This October has been quite exciting for us as we had a wonderful opportunity to operate an amazing off-the-beaten trip to Dhorpatan Hunting Reserve, the only hunting reserve of Nepal, for a group of 13 trekkers from Kipling Travel Denmark. Dhorpatan, which is one of the least known trekking areas in Nepal, literally means “dhor – the marshland” and “patan – the pastureland”. Beside the hunting reserve, the region is also famous for numerous pastureland, Kham settlements, rich wildlife and impressive views of the Himalayas. Though the hunting reserve, which is the major highlight of the trip, was established in 1985, the area was developed as a trekking region quite recently, the fact that also made the trip even more special.
The trip started with the group’s arrival in Kathmandu on 7th October followed by a flight to Pokhara the next day. Upon reaching Pokhara, they drove to Beni, which is the district headquarter of Myagdi and the starting point of the trek. On 9th October, leaving the traces of modernity behind, they continued through the untouched countryside along the shadows of Mt Dhaulagiri (8167m), the 7th highest peak in the world. Passing through the welcoming villagers, pristine jungles, wide meadows, sparkling rivers, the Jaljala Pass (3400m) and the amazing views of mountain ranges including the Annapurnas, Dhaulagiri and Gurja Himal, the group finally reached the hunting reserve on 12th October.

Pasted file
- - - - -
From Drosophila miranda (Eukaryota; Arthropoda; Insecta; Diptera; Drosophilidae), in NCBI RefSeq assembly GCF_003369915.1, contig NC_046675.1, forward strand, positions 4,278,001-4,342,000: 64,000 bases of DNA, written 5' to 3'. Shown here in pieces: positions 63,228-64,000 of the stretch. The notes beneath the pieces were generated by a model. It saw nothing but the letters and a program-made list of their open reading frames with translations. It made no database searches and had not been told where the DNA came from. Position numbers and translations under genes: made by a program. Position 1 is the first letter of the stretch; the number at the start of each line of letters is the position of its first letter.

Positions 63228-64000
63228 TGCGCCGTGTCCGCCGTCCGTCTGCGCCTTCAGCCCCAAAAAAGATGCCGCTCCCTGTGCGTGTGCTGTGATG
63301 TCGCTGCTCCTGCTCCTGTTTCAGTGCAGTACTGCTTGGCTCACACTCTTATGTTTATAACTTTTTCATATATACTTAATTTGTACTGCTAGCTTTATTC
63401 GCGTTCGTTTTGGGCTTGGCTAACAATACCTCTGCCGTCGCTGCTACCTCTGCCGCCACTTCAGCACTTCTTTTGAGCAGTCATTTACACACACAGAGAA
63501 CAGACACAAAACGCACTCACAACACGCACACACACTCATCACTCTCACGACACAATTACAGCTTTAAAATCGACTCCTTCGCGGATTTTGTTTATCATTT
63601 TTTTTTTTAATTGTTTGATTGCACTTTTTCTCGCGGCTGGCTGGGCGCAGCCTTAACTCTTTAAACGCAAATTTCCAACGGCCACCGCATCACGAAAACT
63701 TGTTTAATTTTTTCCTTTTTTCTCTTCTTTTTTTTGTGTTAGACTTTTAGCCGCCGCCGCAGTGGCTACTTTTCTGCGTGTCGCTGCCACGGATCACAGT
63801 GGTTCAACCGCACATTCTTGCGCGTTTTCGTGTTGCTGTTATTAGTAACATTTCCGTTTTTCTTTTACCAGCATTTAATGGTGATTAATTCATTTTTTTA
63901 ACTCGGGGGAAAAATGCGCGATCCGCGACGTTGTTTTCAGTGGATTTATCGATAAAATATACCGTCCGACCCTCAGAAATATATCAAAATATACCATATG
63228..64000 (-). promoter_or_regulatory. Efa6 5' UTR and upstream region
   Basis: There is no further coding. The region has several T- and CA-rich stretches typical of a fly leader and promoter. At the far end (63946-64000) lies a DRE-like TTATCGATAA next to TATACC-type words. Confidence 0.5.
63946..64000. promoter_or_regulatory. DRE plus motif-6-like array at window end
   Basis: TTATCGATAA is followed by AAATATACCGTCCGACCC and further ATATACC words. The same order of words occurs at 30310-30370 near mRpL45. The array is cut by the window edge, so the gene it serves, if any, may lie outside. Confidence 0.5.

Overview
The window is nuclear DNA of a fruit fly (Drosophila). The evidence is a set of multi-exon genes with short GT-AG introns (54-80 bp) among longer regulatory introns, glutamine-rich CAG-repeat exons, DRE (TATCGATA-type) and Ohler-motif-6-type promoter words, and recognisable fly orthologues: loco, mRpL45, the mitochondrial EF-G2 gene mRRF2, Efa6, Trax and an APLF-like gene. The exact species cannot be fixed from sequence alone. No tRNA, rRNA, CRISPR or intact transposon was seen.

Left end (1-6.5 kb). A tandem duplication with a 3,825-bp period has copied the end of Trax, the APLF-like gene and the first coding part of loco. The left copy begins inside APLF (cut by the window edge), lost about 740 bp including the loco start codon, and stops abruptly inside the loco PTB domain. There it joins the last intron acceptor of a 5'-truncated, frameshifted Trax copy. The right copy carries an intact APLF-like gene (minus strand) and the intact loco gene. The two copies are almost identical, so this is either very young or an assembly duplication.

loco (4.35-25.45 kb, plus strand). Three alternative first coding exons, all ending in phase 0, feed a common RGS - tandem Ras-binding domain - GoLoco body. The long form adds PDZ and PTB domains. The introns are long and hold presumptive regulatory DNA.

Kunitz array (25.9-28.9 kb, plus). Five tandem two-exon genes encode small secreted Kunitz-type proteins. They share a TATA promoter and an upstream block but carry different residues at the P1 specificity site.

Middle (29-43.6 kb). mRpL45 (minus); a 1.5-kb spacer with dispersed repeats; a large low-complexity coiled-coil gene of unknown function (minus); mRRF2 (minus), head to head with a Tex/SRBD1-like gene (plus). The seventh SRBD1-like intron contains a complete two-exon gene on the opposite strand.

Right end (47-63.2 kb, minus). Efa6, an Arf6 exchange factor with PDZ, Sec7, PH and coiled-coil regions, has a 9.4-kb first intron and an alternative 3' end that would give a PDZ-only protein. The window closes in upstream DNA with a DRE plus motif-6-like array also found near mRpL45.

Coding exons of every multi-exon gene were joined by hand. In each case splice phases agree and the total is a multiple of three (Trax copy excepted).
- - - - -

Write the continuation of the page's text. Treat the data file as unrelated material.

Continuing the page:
The next day they explored the surrounding nature and spent a night before retracing their journey back to Pokhara. However, that was not the end of the fun! Once they were back in Kathmandu, they had a full day sightseeing in the UNESCO Heritage sites of Kathmandu namely Pashupatinath, one of the world’s biggest Hindu shrine; Boudhanath, one of the world’s biggest Buddhist stupa and Kathmandu Durbar Square, an artistic palace courtyard dating back to medieval time. Finally, after about two weeks’ of adventure and fun, the group departed to their home on 19th October. As it is said, trekking in Nepal always comes with organic taste, this trip in particular offered a real experience of authentic trekking in Nepal which our members are going to keep in their for long.